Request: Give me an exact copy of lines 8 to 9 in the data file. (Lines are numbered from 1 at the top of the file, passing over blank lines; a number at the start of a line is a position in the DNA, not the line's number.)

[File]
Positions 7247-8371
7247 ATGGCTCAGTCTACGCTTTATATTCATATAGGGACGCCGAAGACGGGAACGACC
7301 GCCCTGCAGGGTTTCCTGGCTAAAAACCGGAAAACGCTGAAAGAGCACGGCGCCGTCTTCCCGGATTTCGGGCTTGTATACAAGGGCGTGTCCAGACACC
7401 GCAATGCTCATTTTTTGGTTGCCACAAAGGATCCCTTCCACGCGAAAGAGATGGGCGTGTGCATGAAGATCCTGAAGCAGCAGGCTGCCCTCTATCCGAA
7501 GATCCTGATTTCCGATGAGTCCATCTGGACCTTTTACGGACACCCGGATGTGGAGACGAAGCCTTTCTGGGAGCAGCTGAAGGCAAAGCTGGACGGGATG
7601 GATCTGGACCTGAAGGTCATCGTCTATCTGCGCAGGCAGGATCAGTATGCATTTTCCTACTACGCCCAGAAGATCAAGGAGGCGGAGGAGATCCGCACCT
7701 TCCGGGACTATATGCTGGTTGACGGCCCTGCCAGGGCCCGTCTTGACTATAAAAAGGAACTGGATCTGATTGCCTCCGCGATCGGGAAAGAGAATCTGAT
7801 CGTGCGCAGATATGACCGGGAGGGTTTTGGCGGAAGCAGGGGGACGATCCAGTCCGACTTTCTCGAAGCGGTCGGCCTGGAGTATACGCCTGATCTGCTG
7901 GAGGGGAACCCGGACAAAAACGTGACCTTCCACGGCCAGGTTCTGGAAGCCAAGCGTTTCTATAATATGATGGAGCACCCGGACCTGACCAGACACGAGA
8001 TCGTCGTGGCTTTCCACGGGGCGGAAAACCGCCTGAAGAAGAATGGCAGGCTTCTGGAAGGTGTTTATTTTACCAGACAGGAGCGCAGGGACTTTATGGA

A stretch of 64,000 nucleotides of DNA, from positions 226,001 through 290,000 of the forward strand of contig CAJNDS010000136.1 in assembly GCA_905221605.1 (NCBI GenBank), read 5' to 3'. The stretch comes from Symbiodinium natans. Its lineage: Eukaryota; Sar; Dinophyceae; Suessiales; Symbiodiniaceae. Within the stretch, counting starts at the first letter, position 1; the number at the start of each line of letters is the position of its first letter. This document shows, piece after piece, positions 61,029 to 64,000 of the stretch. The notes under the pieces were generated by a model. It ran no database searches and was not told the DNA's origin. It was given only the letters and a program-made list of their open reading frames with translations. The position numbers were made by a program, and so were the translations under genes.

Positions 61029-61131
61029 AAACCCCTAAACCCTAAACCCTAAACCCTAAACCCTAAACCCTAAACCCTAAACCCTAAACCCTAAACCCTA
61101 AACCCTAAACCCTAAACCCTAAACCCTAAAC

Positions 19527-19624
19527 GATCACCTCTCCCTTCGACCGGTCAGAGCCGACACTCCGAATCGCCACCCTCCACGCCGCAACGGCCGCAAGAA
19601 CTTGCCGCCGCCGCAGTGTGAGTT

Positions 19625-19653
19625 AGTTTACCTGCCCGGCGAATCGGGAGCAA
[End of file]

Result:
7801 CGTGCGCAGATATGACCGGGAGGGTTTTGGCGGAAGCAGGGGGACGATCCAGTCCGACTTTCTCGAAGCGGTCGGCCTGGAGTATACGCCTGATCTGCTG
7901 GAGGGGAACCCGGACAAAAACGTGACCTTCCACGGCCAGGTTCTGGAAGCCAAGCGTTTCTATAATATGATGGAGCACCCGGACCTGACCAGACACGAGA